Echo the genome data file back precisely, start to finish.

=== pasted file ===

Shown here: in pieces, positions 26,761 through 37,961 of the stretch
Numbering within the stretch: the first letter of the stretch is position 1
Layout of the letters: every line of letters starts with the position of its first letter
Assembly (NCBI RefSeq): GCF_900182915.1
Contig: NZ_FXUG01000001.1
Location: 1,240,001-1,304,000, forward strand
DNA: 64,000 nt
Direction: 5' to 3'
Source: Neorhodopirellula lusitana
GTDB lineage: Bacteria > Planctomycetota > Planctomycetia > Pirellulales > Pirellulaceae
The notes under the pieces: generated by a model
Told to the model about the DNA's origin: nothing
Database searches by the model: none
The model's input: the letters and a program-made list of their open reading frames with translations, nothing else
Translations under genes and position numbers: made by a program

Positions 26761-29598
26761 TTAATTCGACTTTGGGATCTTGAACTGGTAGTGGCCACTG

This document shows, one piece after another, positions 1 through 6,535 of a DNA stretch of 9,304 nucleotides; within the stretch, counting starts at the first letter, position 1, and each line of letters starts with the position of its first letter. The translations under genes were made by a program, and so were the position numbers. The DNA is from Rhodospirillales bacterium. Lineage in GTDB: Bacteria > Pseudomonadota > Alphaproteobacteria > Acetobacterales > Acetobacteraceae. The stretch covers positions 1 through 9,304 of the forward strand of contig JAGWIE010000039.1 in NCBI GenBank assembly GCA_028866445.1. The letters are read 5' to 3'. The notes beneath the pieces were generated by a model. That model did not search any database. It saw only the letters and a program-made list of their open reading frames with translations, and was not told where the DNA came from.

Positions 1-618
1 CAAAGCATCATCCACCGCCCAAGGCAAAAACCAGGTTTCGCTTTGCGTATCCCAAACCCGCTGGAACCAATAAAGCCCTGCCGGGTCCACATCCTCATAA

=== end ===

Shown here: in pieces, positions 26,761 through 37,961 of the stretch
Numbering within the stretch: the first letter of the stretch is position 1
Layout of the letters: every line of letters starts with the position of its first letter
Assembly (NCBI RefSeq): GCF_900182915.1
Contig: NZ_FXUG01000001.1
Location: 1,240,001-1,304,000, forward strand
DNA: 64,000 nt
Direction: 5' to 3'
Source: Neorhodopirellula lusitana
GTDB lineage: Bacteria > Planctomycetota > Planctomycetia > Pirellulales > Pirellulaceae
The notes under the pieces: generated by a model
Told to the model about the DNA's origin: nothing
Database searches by the model: none
The model's input: the letters and a program-made list of their open reading frames with translations, nothing else
Translations under genes and position numbers: made by a program

Positions 26761-29598
26761 TTAATTCGACTTTGGGATCTTGAACTGGTAGTGGCCACTG

This document shows, one piece after another, positions 1 through 6,535 of a DNA stretch of 9,304 nucleotides; within the stretch, counting starts at the first letter, position 1, and each line of letters starts with the position of its first letter. The translations under genes were made by a program, and so were the position numbers. The DNA is from Rhodospirillales bacterium. Lineage in GTDB: Bacteria > Pseudomonadota > Alphaproteobacteria > Acetobacterales > Acetobacteraceae. The stretch covers positions 1 through 9,304 of the forward strand of contig JAGWIE010000039.1 in NCBI GenBank assembly GCA_028866445.1. The letters are read 5' to 3'. The notes beneath the pieces were generated by a model. That model did not search any database. It saw only the letters and a program-made list of their open reading frames with translations, and was not told where the DNA came from.

Positions 1-618
1 CAAAGCATCATCCACCGCCCAAGGCAAAAACCAGGTTTCGCTTTGCGTATCCCAAACCCGCTGGAACCAATAAAGCCCTGCCGGGTCCACATCCTCATAA